What is Voice and Where Do You Get It?
Layne Porta, Consultant
I remember being told when I first started doing college level writing that I needed to work on my voice. When I asked my professor what exactly she meant by that, I was told that voice is what makes your writing uniquely your own. I was frustrated and confused: Isn’t the fact that I’m writing it what makes it uniquely my own?
Now that I am a graduate student and writing consultant, I often see the same kinds of feedback on my students’ papers. What I would like to offer here are some thoughts on what voice is and how you get it, as well as some resources that can help you along the way to finding your voice.
What I have come to learn about voice is that it is much more about practical decisions you make in your writing than some mystical quality that appears like mist in the night. The writing process itself is an unending sequence of decisions–from word choice to punctuation to paragraph breaks–and all of these decisions add up to create your voice. For example, I love to use dashes in my writing, which can make my voice sound more conversational. Voice can also come from the kinds of metaphors and similes you choose to explain concepts, or the length of your sentences. I have found that one of the biggest factors in creating (and understanding) your voice is word choice. For example, one of my least favorite words is fickle, but one of my favorite words is capricious. They mean the same thing, but my voice will sound very different depending on that decision. There are many resources that can help in making decisions about the words you want to use. For example, on websites such as visualthesaurus.com and visuwords.com, you can type in a word and it will bring up a word web that will feature synonyms and variations of that word clustered according to connotation. The example below is a screen capture of a visual thesaurus app I recently downloaded:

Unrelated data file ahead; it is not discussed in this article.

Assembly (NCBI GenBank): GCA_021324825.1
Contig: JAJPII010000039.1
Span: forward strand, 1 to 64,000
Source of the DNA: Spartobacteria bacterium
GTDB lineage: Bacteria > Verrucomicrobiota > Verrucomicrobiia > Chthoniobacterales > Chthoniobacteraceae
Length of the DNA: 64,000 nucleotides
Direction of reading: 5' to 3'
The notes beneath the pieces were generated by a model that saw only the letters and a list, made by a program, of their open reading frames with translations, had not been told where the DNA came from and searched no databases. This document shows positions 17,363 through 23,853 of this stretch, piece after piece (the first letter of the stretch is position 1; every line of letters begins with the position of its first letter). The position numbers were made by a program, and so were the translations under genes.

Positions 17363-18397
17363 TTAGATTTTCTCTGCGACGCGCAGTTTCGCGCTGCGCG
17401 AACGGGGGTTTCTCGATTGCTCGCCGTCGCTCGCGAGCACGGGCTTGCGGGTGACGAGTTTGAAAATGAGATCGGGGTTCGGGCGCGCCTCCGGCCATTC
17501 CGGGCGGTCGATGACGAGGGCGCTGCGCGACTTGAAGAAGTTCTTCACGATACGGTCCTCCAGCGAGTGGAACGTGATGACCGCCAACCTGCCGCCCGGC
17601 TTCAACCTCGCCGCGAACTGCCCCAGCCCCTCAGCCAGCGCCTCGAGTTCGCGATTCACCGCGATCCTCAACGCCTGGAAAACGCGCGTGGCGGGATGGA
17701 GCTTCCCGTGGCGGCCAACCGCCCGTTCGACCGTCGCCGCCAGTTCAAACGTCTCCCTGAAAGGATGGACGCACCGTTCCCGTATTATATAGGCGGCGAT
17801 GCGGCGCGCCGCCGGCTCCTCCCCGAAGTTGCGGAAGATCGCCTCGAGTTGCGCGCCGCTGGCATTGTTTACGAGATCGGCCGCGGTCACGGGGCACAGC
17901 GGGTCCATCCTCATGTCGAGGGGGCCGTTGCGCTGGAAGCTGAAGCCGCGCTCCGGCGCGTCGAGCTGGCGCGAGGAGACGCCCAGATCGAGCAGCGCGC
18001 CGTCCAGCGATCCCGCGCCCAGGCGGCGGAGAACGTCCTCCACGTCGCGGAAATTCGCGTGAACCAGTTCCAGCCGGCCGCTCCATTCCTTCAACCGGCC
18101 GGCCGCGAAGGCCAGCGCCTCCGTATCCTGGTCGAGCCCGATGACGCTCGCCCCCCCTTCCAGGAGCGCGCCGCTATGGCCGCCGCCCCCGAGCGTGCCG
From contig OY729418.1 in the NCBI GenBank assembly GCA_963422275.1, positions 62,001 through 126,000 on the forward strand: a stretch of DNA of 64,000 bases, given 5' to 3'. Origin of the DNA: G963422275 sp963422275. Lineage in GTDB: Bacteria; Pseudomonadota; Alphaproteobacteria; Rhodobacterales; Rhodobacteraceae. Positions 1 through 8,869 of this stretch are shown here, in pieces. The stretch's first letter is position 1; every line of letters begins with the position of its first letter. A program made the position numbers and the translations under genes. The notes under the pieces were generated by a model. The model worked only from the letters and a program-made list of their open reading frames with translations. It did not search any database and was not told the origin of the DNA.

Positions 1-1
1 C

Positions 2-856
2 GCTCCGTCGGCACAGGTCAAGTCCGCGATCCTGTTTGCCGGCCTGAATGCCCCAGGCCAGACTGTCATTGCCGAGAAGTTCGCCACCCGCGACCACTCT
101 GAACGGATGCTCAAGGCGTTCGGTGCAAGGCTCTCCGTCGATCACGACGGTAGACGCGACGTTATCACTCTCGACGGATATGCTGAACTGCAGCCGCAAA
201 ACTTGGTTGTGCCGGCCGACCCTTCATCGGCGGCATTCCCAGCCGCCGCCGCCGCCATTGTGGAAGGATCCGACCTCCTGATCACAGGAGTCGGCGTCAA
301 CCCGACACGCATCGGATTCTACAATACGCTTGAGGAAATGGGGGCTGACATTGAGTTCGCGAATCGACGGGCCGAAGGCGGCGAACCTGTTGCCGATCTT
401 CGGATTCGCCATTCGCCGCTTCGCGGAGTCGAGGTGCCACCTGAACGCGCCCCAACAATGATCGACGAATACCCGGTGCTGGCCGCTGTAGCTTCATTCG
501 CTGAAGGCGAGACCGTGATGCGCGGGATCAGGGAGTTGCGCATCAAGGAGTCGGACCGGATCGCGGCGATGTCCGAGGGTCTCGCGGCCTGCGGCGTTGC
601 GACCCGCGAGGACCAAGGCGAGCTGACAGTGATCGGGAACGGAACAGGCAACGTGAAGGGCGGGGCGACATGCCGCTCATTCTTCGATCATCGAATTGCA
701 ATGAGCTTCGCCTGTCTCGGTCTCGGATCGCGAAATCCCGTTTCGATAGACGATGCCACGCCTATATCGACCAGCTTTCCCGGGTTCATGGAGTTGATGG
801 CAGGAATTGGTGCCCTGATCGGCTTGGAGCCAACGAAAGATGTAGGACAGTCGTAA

I have often heard the idea from both students and peers that voice isn’t as important in academic writing as it is in creative writing. I believe this is a huge misconception. Voice is crucial to academic writing because it plays a large role in engaging your audience, establishing a formal tone, and creating your credibility as a writer. In sum, voice plays a very active role in helping you achieve your rhetorical goals. Furthermore, you can have more fun with the writing you will do during your time in college or after if you embrace your voice as a writer.
If you find yourself wanting to learn more about voice and how to get it, I suggest two very helpful websites that offer comprehensive discussions about voice. The first is “Understanding Voice and Tone in Writing” by Julie Wildhaber, featured on quickanddirtytips.com. This article offers tips on defining your voice as well as some helpful examples of how voice will change according to genre. Another useful article on writingcommons.org by Kyle D. Stedman, is “Making Sure Your Voice is Present” which also offers excellent suggestions for finding your voice as well as some YouTube videos about voice.
One thing to keep in mind is that finding your voice is like everything else in writing–it requires practice. So in response to my initial question as a beginning college student: yes, the fact that I am writing my paper is what makes it uniquely my own. But voice takes this a bit further, and requires that you do some writing to see how your personality comes across. My suggestion, then is to trust your instincts as a writer. Your writing is a reflection of your thoughts and your personality. Your voice, and your awareness of your voice, will come through the more comfortable you get with writing.